Astronauts recreate waterworks in leaky spacesuit

Aug 27, 2013 by Marcia Dunn

The mystery of NASA's leaky spacesuit continues.

On Tuesday, International Space Station astronauts turned on the suit that leaked water last month and almost led to the first-ever drowning in orbit. This time, Italian astronaut Luca Parmitano was safely outside his suit. It's a good thing: Big jiggly blobs of water sloshed around inside the empty helmet during the test, just as it did on his July 16 spacewalk.

NASA says it's good the problem reappeared. That should make it easier for engineers to determine the cause. The astronauts will remove suspect pieces and, possibly, return them on the next three-man Soyuz spacecraft bound for Earth next month.

Engineers are zeroing in on the backpack that contains life-support equipment, including water for suit cooling.

Explore further: Astronaut recounts near-drowning on spacewalk (Update)

More information: NASA: www.nasa.gov/mission_pages/station/main/index.html

5 /5 (1 vote)
add to favorites email to friend print save as pdf

Related Stories

Astronaut recounts near-drowning on spacewalk (Update)

Aug 20, 2013

The Italian astronaut who nearly drowned in his helmet during a spacewalk last month is sharing more details about the terrifying experience, revealing how he felt all alone and frantically tried to come up with a plan to ...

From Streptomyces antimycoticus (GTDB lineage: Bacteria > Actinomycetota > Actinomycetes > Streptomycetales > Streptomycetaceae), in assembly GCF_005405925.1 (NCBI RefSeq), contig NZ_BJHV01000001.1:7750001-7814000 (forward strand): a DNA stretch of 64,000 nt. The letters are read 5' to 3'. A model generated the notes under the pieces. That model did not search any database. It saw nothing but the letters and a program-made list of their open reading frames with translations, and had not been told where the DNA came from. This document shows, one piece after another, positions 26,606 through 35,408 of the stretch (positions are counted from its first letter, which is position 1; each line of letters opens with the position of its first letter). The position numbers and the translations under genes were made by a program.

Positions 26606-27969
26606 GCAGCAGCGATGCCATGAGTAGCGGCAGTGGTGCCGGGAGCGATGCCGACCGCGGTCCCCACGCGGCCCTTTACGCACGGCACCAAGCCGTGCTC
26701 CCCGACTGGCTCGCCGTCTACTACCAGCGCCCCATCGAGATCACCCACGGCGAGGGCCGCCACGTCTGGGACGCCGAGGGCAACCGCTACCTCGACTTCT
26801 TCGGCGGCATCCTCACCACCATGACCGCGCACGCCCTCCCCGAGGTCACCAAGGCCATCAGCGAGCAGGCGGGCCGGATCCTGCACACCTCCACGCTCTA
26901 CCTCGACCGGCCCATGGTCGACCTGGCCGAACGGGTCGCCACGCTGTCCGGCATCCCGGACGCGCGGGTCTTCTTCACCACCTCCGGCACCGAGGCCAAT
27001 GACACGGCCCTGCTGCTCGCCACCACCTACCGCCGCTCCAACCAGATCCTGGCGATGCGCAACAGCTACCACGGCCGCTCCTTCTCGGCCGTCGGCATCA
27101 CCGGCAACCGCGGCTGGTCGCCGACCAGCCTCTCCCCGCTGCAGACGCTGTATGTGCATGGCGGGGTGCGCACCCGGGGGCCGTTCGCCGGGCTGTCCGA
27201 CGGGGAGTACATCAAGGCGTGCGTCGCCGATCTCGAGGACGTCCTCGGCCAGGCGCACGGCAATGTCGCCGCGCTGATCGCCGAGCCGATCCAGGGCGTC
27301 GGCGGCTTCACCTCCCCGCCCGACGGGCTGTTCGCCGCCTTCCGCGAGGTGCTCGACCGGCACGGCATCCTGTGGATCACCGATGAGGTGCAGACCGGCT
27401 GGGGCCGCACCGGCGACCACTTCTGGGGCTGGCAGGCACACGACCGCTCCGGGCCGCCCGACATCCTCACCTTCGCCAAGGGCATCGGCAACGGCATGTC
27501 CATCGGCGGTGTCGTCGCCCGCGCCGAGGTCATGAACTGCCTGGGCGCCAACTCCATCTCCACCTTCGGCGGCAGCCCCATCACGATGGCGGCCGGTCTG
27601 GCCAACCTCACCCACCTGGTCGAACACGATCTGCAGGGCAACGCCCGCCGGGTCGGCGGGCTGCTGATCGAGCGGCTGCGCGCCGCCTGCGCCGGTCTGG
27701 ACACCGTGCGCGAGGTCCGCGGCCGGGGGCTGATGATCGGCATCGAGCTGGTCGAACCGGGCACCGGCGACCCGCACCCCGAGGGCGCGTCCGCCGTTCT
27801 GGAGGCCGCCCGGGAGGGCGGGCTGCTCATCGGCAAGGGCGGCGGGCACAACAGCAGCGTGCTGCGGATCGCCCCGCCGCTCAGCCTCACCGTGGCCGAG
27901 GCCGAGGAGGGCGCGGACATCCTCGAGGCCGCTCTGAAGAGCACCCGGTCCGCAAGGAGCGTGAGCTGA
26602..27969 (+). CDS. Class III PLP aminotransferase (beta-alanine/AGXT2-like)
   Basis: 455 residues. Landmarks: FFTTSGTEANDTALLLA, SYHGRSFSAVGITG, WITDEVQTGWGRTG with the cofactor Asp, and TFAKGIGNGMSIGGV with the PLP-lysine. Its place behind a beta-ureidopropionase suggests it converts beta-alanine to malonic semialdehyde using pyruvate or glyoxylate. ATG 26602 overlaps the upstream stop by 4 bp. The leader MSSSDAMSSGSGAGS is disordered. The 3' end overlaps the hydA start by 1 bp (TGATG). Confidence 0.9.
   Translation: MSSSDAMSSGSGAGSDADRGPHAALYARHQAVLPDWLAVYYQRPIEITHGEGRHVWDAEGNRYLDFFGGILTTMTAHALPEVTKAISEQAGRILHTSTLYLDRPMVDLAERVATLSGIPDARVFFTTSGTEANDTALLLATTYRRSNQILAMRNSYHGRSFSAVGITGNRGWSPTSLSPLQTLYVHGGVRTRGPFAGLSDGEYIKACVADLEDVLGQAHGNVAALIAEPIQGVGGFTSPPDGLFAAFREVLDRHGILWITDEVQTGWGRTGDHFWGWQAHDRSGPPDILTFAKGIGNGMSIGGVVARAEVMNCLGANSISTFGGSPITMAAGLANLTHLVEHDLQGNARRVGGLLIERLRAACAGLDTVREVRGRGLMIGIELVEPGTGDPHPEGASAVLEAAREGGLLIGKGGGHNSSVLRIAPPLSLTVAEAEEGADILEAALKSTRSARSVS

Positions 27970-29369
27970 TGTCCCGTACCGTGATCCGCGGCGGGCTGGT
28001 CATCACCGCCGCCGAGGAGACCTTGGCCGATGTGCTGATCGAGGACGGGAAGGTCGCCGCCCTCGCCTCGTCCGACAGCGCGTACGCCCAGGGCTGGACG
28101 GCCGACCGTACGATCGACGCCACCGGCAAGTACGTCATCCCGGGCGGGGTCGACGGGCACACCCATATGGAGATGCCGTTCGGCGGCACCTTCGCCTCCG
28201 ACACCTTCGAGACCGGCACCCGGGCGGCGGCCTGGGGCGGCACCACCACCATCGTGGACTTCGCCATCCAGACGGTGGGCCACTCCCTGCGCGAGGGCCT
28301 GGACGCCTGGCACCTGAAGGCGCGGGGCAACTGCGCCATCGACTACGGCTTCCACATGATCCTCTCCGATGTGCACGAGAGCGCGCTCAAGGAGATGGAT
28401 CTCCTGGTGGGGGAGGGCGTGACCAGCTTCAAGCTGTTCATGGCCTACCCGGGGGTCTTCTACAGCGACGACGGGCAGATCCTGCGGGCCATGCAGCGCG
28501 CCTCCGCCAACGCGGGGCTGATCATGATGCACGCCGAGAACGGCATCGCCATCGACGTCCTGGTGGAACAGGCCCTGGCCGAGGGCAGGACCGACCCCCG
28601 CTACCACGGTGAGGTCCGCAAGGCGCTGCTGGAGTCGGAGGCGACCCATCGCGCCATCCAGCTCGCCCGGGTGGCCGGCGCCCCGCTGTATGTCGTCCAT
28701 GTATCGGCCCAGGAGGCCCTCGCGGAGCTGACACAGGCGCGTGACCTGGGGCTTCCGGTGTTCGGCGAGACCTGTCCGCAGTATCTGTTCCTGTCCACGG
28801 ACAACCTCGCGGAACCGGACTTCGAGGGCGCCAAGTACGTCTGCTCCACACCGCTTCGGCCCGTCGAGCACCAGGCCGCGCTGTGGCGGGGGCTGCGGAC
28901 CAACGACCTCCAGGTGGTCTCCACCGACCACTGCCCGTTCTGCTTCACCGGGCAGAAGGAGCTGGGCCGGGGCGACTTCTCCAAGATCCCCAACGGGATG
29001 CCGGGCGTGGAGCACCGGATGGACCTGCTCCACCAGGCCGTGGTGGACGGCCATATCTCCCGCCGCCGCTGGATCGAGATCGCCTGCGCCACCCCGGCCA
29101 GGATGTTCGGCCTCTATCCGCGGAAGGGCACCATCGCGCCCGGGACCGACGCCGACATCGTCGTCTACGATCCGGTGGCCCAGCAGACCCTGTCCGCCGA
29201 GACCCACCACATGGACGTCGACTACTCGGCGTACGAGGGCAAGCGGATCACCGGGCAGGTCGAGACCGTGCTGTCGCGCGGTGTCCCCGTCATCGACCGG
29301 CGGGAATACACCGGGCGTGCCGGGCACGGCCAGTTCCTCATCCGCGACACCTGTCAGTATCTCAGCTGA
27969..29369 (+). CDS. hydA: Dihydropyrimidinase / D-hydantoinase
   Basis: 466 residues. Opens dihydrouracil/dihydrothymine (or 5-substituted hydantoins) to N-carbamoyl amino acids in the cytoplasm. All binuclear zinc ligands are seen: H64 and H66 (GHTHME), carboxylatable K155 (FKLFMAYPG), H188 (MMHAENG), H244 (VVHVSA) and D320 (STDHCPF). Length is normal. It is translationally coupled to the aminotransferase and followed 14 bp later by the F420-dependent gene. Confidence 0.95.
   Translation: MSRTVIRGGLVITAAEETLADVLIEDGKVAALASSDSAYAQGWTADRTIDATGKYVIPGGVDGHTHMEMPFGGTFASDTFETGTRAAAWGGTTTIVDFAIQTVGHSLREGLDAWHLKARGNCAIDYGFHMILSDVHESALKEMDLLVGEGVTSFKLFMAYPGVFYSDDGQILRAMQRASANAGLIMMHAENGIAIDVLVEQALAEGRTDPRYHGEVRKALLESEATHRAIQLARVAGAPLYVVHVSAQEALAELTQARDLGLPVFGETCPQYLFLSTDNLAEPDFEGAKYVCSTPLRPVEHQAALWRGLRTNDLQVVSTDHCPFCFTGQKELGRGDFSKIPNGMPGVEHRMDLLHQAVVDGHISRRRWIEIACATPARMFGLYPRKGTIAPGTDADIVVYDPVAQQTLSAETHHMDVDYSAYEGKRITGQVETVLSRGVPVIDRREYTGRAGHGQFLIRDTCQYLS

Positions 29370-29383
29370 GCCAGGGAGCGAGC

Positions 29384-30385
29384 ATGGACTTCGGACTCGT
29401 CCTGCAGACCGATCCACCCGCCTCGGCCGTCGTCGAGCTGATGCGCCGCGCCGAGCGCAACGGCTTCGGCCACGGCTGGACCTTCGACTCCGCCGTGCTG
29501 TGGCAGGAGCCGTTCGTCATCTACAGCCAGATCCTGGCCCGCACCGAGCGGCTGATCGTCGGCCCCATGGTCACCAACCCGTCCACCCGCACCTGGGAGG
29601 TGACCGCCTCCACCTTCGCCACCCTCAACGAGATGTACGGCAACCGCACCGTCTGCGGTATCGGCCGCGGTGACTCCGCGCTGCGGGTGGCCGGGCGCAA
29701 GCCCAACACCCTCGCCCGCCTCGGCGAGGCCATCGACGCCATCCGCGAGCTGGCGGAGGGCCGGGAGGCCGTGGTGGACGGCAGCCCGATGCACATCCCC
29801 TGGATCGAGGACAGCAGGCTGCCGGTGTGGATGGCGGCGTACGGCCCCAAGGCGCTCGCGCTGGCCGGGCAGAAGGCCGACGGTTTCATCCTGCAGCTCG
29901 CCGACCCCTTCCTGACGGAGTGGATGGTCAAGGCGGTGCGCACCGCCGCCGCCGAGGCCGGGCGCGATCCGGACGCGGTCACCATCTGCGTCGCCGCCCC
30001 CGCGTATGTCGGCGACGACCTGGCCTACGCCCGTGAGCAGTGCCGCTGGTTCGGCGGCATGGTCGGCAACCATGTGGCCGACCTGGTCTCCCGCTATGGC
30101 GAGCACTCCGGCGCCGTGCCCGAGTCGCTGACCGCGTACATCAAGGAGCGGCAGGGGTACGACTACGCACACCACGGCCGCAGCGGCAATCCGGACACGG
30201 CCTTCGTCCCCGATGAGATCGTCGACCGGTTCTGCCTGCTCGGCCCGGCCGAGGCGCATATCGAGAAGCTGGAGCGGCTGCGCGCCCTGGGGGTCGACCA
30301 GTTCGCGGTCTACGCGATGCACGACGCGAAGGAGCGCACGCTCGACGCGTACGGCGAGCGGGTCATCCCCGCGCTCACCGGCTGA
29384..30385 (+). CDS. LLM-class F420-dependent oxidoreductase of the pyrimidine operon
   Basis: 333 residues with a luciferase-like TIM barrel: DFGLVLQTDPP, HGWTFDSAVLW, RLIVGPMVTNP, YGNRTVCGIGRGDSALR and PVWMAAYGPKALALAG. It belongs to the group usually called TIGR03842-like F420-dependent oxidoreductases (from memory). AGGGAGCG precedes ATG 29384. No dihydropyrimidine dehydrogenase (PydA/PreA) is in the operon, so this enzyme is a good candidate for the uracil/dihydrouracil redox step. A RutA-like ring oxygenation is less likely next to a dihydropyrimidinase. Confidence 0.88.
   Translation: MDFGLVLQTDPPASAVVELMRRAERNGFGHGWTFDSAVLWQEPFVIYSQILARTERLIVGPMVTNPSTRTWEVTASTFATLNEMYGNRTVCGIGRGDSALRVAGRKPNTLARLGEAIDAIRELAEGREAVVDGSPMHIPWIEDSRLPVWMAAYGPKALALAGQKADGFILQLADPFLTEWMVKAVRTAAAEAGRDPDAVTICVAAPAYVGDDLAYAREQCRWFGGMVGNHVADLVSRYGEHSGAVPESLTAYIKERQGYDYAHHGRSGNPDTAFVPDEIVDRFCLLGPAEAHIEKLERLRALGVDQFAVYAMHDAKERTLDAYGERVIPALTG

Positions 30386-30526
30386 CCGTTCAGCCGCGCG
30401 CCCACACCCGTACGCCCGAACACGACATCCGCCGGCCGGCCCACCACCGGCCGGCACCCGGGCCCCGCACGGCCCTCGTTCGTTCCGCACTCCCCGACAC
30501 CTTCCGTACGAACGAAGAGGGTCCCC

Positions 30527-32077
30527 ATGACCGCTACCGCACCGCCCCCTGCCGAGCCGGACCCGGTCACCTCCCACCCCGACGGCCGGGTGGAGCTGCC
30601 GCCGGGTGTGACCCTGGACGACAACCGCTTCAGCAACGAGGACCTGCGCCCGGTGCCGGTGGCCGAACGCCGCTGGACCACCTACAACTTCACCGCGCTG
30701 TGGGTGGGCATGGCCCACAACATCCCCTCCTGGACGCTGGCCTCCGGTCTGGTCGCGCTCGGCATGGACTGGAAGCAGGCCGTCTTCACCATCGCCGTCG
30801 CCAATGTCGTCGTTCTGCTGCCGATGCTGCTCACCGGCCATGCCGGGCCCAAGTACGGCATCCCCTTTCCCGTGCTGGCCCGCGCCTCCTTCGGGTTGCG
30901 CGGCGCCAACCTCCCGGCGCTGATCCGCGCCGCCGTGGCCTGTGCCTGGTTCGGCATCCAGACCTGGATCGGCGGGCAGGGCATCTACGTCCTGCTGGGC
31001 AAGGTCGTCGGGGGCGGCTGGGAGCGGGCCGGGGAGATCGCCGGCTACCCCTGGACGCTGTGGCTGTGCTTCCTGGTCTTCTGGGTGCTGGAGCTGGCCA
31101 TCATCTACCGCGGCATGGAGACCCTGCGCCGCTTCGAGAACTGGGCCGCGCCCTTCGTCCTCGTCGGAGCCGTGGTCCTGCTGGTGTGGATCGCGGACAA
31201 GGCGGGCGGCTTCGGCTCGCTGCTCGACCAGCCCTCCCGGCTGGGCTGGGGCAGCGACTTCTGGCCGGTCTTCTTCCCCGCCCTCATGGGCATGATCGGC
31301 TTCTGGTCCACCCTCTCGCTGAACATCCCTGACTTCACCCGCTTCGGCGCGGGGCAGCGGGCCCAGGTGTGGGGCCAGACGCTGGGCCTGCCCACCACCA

NASA launches new probe of spacesuit failure

Jul 23, 2013

The US space agency said Tuesday it is launching a second investigation into a leaking helmet that forced an abrupt halt to an Italian astronaut's spacewalk last week.

Recommended for you

New launch date set for ISS delivery vessel

4 hours ago

A robot ship will be launched from Kourou, French Guiana, after a five-day delay on July 29 to deliver provisions to the International Space Station, space transport firm Arianespace said Tuesday.

The heart of an astronaut, five years on

6 hours ago

The heart of an astronaut is a much-studied thing. Scientists have analyzed its blood flow, rhythms, atrophy and, through journal studies, even matters of the heart. But for the first time, researchers are ...

Image: Kaleidoscopic view of Mars

11 hours ago

Astrophotographer Leo Aerts from Belgium took advantage of the recent opposition of Mars and captured the Red Planet both "coming and going" in this montage of images taken from October 2013 to June of 2014. ...

User comments : 1

Adjust slider to filter visible comments by rank

Display comments: newest first

rug
1 / 5 (2) Aug 27, 2013
Why is it taking them so long to find a simple leak? It shouldn't be that hard to see where the water is coming out of.